Still, you should wash your hands regularly, including after scratching your dog’s ears, getting your hand licked, or rubbing their belly. It may be wise to practice social distancing with other people’s pets, too.
Can I travel with my dog to or from regions with COVID-19?
Because the coronavirus situation looks different from place to place, there’s no uniform answer to this question. The general consensus, though, is that traveling during the coronavirus pandemic is not recommended.
If you can, reschedule your trip. If travel is unavoidable, try to find care for your pup while you’re away. This will keep both of you safer and make your trip much simpler.
If neither of these is possible, check with local travel authorities in the areas you want to visit. Contact travel agencies, embassies, and airlines to determine exactly what you need to do to import and export pets during the pandemic.
How can I keep my pets safe from SARS-CoV-2?
While the risk to pets seems minimal so far, it’s still wise to play it safe. One of the best ways to protect your dog (and yourself) during the pandemic is to keep them away from other people and animals.
Skip visits to the groomer and cancel upcoming doggy daycare appointments. Make this situation positive by grooming and playing your canine buddy by yourself – some sort of bonding moment.
You should also avoid crowded parks, and leave your pup at home if you go to the pet store.
For those who are near hiking areas, or have a spacious backyard, wipe down your pet’s paws and fur after going for walks or playing outside before they step back inside the house.
If you want to be extra careful, wash your hands before and after petting your dog. You may also choose to wear a face mask around your dog, but this isn’t necessary if you don’t have the virus.
Note that animals should never wear face masks. Even if there are masks explicitly created for pets with different muzzle sizes, it can lead to breathing difficulties and induce distress in some dogs. Besides, they aren’t guaranteed to prevent your dog from contracting SARS-CoV-2.
And even if your pet does contract the virus, they probably won’t experience severe symptoms. On the off chance that they do become symptomatic, separate them from other pets, and limit their exposure to uninfected humans.
This is particularly important for cats, as felines can spread COVID-19 to each other. Dogs should be kept away from feline companions and sick family members, but don’t need to be isolated themselves unless they show symptoms.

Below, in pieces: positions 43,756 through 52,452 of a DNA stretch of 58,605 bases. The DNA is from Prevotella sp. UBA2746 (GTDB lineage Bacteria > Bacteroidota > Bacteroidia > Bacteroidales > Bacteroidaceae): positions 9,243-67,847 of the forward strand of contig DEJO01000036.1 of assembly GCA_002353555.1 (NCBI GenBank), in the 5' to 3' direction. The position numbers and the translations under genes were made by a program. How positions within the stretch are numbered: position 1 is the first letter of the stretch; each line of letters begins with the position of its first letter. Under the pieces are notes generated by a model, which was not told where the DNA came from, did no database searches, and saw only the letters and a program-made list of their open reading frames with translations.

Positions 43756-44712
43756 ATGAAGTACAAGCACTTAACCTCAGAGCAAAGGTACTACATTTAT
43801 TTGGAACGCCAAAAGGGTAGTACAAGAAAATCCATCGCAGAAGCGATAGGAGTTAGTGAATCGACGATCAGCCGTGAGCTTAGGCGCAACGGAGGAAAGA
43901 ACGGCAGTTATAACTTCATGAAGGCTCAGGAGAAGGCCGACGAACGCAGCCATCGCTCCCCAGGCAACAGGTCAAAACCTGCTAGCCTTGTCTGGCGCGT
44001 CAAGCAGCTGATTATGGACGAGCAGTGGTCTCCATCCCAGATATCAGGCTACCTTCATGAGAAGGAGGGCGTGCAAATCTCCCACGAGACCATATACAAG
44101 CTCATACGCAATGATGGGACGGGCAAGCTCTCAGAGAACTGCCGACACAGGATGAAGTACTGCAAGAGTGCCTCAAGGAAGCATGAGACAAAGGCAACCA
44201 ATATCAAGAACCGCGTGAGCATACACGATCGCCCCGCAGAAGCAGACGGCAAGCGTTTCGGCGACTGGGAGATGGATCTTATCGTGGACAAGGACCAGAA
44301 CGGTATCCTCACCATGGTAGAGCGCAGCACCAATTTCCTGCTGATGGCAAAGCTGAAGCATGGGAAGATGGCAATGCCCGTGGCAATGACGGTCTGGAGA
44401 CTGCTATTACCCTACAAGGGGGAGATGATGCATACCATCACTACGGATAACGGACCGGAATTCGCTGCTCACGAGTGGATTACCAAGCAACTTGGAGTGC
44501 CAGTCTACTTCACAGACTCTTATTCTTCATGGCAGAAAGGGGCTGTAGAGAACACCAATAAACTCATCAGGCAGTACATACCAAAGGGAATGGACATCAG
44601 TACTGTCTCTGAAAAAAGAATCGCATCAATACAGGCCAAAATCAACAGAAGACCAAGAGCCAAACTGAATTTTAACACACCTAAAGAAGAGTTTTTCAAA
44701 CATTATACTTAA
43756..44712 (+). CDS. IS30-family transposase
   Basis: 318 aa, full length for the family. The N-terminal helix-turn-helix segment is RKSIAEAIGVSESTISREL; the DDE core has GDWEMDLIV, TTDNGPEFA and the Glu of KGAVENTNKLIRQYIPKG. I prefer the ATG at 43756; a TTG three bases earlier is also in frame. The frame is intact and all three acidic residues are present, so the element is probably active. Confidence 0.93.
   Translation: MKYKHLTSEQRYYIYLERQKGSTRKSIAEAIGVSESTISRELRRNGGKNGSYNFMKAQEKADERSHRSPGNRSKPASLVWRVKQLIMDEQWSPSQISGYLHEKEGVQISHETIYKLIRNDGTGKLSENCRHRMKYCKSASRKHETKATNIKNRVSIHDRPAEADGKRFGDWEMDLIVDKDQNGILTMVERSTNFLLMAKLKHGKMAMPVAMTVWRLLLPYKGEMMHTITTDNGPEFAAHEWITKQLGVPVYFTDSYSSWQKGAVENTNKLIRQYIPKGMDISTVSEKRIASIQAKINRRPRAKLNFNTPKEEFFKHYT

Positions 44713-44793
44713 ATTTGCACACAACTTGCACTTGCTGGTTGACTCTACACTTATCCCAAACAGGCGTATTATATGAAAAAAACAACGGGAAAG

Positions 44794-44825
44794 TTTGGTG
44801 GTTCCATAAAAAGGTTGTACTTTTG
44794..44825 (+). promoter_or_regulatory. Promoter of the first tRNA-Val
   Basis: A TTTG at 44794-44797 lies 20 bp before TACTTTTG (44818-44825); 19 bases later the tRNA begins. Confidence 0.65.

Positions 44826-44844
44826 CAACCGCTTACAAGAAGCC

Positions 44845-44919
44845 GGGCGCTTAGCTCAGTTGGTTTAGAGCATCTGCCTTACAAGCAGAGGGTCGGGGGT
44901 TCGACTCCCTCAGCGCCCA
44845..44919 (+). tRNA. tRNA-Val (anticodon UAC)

If you suspect your pet has COVID-19, contact your vet right away. Do not go to the veterinarian’s clinic in person. Your vet will likely direct you to track your dog’s symptoms and monitor their health. After all, a lot of medical health concerns are assisted online now.
COVID-19 tests are available for pets, but they aren’t always necessary. Your vet can help you determine if your dog needs to have his COVID status officially confirmed.
If I am diagnosed with COVID-19, how do I protect my pet?
Finding out you have the Novel Coronavirus can be terrifying. Figuring out how to care for your pet while you’re sick can feel even scarier.
If you’re diagnosed with SARS-CoV-2, you’ll want to limit contact, not only with people but with your pet as much as possible. Depending on your symptoms, it may be challenging to walk your dog or take him out to go potty.
The best course of action? Draw up an emergency care plan now, even if you aren’t sick.
Start by identifying 1 to 3 people who can take care of your pup if you can. They will serve as your care team.
Ideally, you won’t have physical contact with these people regularly, but they’ll still be familiar faces to your pooch. If your dog doesn’t know them well, consider using socially-distant introductions to ensure your pet is comfortable with their new sitters.
Next, determine what “care” looks like for your pet. Will Fido need to be exercised? Fed? Taken to appointments? Swept away on a doggy vacation while you recover? Iron out those details as early as you can.
You can also divide these duties between your team to lighten the load. Perhaps Person A takes care of feeding and brushing Fido, while Person B takes Fido for a daily jog.
You should also move pet supplies like leashes or treats near your main door. Making these easily accessible keeps your care team from interacting with you or touching surfaces in your home to find what they need.
Lastly, share the care plan with your team, your family, and your vet. Make sure everyone is on the same page. Don’t forget to provide information on how much food, exercise, or medication your dog needs and how often.
You can also inform them of the details about your pet’s personality and behaviors, which is particularly crucial for less-than-social pups!
Then, provide a list of contact information for everyone involved in your pet’s care.
If you can’t find alternative care for your pup while you recover, adopt the same behaviors around them as you do in public. Avoid contact as much as possible, wear a mask, and wash your hands before touching or petting your dog.
Technically, dogs can carry the coronavirus, but it’s rare. Additionally, there’s no evidence that dogs can transmit the virus to people.
As we mentioned earlier, the key here: it’s always better safe than sorry. Social distancing applies to your pup, too, so keep them out of range of other people and pets as much as you can.
What other questions do you have about the coronavirus and dogs? Tell us in the comments and let’s discuss with fellow pet parents!